Dickens visited Lowell in 1842, touring the mills and taking notes for a travelogue he planned to write on American institutions. The next year, he published “A Christmas Carol.”... After reading an obscure literary journal published by Lowell textile workers and comparing it to Dickens’s novella, a Boston University professor and student are arguing that some of the most memorable elements of Dickens’s story—the ghosts, the tour through the past, Scrooge’s sudden reconsideration of his life—closely resemble plot points in stories by the city’s “mill girls” that Dickens read after his visit.
I find this news very to be very depressing. If they find out that A Charlie Brown Christmas was copied from an obscure Czech cartoon, I'm going to have to go ahead and cancel Christmas.
by Jen Graves
on Thu, Dec 19, 2013 at 12:36 PM
NOT SELF-PUBLISHING. NOT CHARITY. Minor Matters is a new publishing company established by Seattle's Michelle Dunn Marsh.
"I’m not so open to the idea that everybody deserves a book," Michelle Dunn Marsh told PDN, a photo industry news source, in an interview in August.
Dunn Marsh is also not so open to artists and photographers having to pay publishers just to get books made, and made well.
So she invented a third way: Books that are curated, selected, and subjected to the standards of a publisher, but crowdfunded.
Each book has to pre-sell 500 copies at a flat rate of $50 each in order to go into production. That covers the costs of making the book. Then, Minor Matters hopes to sell a few more books on top of that.
If they don't pre-sell, then no matter how much Dunn Marsh believes in the projects she's selected, the books don't get made. As Dunn Marsh, who also happens to be the new executive director of the Photo Center NW, told PDN,
This is not about charity. This is not a nonprofit organization. This is saying to people that if you value this product, you should buy it. And I think that is a small distinction, but it’s an important one. Many of the pitches that I receive from Kickstarter start with: “Help me do X.” And while I have a charitable nature, I am an American, I was raised in a capitalist society and I believe that we really operate by putting our money where our mouth is—and I want art to be valuable.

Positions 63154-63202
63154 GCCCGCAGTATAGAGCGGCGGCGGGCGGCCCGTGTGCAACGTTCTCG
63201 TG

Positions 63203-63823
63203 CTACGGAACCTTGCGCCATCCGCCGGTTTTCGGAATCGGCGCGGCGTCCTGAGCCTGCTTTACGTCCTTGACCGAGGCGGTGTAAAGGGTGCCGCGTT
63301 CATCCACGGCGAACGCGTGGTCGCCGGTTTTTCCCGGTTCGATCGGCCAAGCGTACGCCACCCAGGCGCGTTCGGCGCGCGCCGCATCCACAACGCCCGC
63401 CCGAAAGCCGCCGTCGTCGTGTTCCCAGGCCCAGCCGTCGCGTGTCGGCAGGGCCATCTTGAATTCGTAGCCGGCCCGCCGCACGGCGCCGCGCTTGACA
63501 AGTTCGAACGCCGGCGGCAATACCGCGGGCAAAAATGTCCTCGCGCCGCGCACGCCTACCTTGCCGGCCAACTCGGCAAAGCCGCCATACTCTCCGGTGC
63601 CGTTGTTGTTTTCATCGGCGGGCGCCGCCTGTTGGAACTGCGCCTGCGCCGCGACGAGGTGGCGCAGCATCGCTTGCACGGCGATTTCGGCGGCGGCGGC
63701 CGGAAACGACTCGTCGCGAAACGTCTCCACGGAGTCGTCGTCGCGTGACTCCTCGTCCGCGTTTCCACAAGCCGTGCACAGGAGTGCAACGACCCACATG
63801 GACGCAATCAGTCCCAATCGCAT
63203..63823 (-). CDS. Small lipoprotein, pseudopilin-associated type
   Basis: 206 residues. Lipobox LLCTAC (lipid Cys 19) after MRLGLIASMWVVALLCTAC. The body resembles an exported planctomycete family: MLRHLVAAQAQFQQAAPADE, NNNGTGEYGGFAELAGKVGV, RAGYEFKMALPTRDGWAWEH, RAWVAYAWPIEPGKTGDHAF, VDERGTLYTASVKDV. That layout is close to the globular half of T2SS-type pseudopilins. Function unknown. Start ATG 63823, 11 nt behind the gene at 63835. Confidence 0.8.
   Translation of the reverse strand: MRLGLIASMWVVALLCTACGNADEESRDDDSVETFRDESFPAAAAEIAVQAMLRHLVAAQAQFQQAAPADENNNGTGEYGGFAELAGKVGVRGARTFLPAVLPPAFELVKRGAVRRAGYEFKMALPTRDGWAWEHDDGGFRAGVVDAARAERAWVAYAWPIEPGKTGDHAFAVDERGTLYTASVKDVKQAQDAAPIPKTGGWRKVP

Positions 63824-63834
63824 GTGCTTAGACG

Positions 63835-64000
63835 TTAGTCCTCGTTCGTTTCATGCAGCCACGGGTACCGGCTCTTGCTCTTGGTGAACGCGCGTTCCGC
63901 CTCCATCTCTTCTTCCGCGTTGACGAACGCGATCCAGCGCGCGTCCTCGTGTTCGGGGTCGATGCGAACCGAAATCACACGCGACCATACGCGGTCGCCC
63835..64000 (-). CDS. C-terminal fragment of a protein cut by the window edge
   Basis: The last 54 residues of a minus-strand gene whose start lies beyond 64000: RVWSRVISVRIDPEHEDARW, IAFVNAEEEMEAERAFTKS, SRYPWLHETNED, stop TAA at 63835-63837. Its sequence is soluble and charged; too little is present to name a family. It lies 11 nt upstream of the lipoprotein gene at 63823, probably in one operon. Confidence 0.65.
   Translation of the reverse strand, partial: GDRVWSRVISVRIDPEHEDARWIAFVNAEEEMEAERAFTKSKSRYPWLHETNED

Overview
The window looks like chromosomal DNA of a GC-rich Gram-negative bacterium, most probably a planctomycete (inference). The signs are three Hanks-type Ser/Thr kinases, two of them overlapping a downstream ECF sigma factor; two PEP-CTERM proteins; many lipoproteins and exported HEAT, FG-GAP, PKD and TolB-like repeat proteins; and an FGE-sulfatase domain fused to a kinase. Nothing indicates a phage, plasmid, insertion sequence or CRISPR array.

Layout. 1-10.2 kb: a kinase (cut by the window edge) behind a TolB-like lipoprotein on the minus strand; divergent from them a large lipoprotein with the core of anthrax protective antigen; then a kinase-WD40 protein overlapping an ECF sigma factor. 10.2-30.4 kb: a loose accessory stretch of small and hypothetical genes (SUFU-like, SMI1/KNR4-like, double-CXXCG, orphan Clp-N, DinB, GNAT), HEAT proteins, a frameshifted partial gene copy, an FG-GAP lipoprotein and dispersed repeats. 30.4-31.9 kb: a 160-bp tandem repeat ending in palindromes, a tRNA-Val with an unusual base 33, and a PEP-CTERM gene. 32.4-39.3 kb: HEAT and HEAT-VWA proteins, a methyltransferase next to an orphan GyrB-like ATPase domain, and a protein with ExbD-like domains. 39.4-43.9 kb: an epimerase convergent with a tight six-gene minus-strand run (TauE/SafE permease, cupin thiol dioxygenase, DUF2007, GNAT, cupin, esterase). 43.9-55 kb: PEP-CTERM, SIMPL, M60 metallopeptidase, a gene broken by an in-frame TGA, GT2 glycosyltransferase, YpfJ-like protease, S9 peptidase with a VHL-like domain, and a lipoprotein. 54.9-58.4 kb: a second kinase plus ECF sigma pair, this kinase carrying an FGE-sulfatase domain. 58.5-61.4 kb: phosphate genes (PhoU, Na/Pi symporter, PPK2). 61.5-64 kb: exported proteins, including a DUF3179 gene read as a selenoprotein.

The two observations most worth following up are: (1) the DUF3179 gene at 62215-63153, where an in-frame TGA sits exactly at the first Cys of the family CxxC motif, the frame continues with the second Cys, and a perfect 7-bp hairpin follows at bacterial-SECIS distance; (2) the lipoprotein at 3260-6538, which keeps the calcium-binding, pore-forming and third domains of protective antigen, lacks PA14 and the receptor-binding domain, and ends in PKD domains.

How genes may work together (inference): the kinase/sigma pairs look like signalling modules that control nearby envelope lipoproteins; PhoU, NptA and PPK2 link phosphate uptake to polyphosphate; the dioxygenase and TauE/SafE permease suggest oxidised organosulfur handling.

Dunn Marsh calls her company Minor Matters. She launched it quietly and softly earlier this year, giving it, you might say, a "minor" launch. By using that name, Dunn Marsh is drawing a lineage back to Minor White, the photographer who co-founded Aperture magazine in 1952 and edited it until 1975, applying exacting standards to the leading publication of what was still an art form fighting for recognition and respect. Dunn Marsh worked at Aperture in New York after having grown up in small-town Puyallup in a Burmese/Irish family; she also got her book experience at Chronicle Books.
The name also refers to scale. About making a place for smaller things to still count and be counted. From the PDN interview:
Aperture is the right fit for some, Taschen or Chronicle are the right fits for others. I’m not looking to do books that are going to sell 10,000 copies, frankly. We’ve developed a more boutique model. It’s not about taking away from what those institutions are doing, it’s about adding to it.
The first artists with books on Minor Matters—envisioned books, fully conceptualized but not yet physically produced—are David Hilliard, Eli Hansen, Joseph Park, Larry Fink, and Anna Mia Davidson. Fink and Hilliard have shown at museums and had major publications of their works before (their Minor Matters books are specific projects: Kindred Spirits and What Could Be); for Davidson, this is her first. Hansen is a hard-edged conceptual sculptor; Park is a painting virtuoso whose book is on his style of "prizmism." You can look at images and descriptions of all four available to buy (Davidson's is coming).